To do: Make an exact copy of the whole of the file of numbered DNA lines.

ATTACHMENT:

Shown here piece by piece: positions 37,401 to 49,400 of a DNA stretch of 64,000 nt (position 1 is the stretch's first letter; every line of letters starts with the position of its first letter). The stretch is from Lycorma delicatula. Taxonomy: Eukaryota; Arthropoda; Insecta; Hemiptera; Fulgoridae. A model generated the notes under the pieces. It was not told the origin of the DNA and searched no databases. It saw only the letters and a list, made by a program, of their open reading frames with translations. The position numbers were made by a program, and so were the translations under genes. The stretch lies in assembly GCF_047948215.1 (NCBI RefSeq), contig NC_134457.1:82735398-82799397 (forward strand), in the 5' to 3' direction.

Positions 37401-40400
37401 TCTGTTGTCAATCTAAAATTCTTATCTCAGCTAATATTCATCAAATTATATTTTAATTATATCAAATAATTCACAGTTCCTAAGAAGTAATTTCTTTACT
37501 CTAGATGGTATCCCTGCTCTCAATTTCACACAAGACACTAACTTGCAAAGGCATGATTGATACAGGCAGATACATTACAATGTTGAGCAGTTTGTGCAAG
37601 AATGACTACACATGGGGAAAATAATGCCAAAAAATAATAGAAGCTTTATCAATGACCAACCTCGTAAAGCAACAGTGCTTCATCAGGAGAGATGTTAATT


Shown here piece by piece: positions 37,401 to 49,400 of a DNA stretch of 64,000 nt (position 1 is the stretch's first letter; every line of letters starts with the position of its first letter). The stretch is from Lycorma delicatula. Taxonomy: Eukaryota; Arthropoda; Insecta; Hemiptera; Fulgoridae. A model generated the notes under the pieces. It was not told the origin of the DNA and searched no databases. It saw only the letters and a list, made by a program, of their open reading frames with translations. The position numbers were made by a program, and so were the translations under genes. The stretch lies in assembly GCF_047948215.1 (NCBI RefSeq), contig NC_134457.1:82735398-82799397 (forward strand), in the 5' to 3' direction.

Positions 37401-40400
37401 TCTGTTGTCAATCTAAAATTCTTATCTCAGCTAATATTCATCAAATTATATTTTAATTATATCAAATAATTCACAGTTCCTAAGAAGTAATTTCTTTACT
37501 CTAGATGGTATCCCTGCTCTCAATTTCACACAAGACACTAACTTGCAAAGGCATGATTGATACAGGCAGATACATTACAATGTTGAGCAGTTTGTGCAAG
37601 AATGACTACACATGGGGAAAATAATGCCAAAAAATAATAGAAGCTTTATCAATGACCAACCTCGTAAAGCAACAGTGCTTCATCAGGAGAGATGTTAATT